Intimate Acquaintance with Ancient Authors

Hugh Lloyd-Jones, Greek Studies in Modern Oxford:

“Scholarship has to steer a middle course between slovenly fertility and sterile perfectionism. Of the two, the former is the greater danger: but at present we in Oxford are more threatened by the latter. We are too easily daunted by the mass of secondary authorities on our subject; we are too easily inhibited by authoritative sermonisings about method. The secondary authorities are important, and we ought to know our way about them; but there are moments when it is good to bear in mind that what matters most is intimate acquaintance with the ancient authors. In some matters it makes sense to talk of method, and then one must find out what the method is; but in others talk of method is merely the refuge of second-rate minds looking for a mechanical procedure that they think will automatically produce results. There are countless problems which no method applied a priori has a chance of solving; and here an empirical approach offers the only prospect of success. In the remarkable talk he gave on the wireless on the hundredth anniversary of the birth of Housman, D.R. Shackleton Bailey singled out the quality in Housman’s work which had made the reading of the Manilius one of the most memorable intellectual experiences of his life. He found it in Housman’s ‘unremitting, passionate zeal to see each one of the innumerable problems in his text not as others had seen it or as he might have preferred it to appear, but exactly as it was.’ If we can do our utmost to cultivate and keep alive that zeal, we shall have some hope of fulfilling not altogether inadequately the intimidating responsibilities that devolve upon us.”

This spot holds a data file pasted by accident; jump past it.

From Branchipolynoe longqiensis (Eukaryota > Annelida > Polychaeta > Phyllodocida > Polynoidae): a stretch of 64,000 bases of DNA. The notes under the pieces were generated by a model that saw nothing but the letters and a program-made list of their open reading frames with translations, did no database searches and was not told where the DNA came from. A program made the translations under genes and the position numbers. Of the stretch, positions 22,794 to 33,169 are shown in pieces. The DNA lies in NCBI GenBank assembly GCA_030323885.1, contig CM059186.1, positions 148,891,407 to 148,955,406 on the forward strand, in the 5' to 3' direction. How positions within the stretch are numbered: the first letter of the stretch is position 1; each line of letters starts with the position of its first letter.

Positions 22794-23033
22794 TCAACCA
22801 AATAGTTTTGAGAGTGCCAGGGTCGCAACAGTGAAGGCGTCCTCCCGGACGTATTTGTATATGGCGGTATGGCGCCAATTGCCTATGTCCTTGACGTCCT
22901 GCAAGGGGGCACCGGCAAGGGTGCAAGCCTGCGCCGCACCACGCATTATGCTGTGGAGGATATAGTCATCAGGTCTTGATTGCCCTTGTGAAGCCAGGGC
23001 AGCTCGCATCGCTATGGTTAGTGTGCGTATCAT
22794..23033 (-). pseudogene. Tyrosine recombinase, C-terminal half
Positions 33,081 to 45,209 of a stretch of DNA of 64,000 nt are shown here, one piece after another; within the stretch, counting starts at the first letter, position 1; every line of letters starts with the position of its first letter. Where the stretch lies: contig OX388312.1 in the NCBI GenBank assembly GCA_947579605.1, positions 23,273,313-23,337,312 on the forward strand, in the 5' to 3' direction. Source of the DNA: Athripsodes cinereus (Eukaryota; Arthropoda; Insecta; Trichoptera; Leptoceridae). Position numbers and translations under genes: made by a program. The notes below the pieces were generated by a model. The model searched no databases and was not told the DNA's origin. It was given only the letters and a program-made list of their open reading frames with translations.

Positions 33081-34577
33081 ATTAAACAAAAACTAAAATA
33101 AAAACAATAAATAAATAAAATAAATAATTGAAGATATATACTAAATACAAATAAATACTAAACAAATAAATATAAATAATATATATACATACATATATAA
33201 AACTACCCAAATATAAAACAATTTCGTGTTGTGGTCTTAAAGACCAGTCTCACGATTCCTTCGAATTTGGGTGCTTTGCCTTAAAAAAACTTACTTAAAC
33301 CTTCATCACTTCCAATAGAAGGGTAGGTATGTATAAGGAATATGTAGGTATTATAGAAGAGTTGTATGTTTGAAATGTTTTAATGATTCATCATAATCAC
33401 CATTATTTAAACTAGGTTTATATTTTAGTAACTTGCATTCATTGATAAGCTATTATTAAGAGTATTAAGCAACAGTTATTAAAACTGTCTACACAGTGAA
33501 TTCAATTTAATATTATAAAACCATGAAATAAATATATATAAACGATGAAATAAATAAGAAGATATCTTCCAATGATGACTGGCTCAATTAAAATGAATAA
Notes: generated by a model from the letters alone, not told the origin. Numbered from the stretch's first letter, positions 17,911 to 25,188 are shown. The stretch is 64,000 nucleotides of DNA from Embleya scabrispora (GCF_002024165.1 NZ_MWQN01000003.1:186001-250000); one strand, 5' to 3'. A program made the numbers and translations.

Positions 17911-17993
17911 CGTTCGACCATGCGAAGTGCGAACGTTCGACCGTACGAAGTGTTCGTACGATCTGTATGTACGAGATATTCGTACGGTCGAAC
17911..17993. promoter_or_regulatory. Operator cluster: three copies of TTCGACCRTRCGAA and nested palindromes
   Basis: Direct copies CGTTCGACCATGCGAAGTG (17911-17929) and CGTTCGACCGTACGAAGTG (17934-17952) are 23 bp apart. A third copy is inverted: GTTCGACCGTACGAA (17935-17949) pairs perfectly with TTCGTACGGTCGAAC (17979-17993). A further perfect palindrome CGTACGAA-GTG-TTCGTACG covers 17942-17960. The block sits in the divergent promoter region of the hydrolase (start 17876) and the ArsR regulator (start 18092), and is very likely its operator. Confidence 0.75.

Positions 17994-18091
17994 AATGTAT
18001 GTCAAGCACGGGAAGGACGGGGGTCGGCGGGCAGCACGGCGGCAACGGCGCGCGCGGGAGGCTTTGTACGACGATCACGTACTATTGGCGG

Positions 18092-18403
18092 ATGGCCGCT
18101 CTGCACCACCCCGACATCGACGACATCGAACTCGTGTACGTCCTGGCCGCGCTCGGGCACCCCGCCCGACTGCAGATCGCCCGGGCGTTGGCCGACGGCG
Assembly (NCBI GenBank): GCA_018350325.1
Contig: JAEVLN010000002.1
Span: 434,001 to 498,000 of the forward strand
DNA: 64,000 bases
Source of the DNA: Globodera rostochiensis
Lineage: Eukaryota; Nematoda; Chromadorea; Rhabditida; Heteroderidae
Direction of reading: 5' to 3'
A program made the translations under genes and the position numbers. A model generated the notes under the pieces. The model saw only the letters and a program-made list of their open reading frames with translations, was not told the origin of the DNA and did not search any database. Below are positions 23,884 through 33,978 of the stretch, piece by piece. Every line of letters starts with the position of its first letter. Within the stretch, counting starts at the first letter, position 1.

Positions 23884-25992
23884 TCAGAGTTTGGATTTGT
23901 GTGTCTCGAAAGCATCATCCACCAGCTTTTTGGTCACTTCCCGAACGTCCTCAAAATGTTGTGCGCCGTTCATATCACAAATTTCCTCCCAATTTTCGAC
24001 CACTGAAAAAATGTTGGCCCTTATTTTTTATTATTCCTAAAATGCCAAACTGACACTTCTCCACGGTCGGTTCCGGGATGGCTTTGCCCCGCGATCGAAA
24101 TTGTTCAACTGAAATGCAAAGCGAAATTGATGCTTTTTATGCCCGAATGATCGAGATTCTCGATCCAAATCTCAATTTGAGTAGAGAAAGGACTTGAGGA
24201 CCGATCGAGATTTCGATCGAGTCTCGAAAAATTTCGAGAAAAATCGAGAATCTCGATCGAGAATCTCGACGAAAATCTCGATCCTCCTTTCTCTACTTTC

A 15th-century illuminated manuscript

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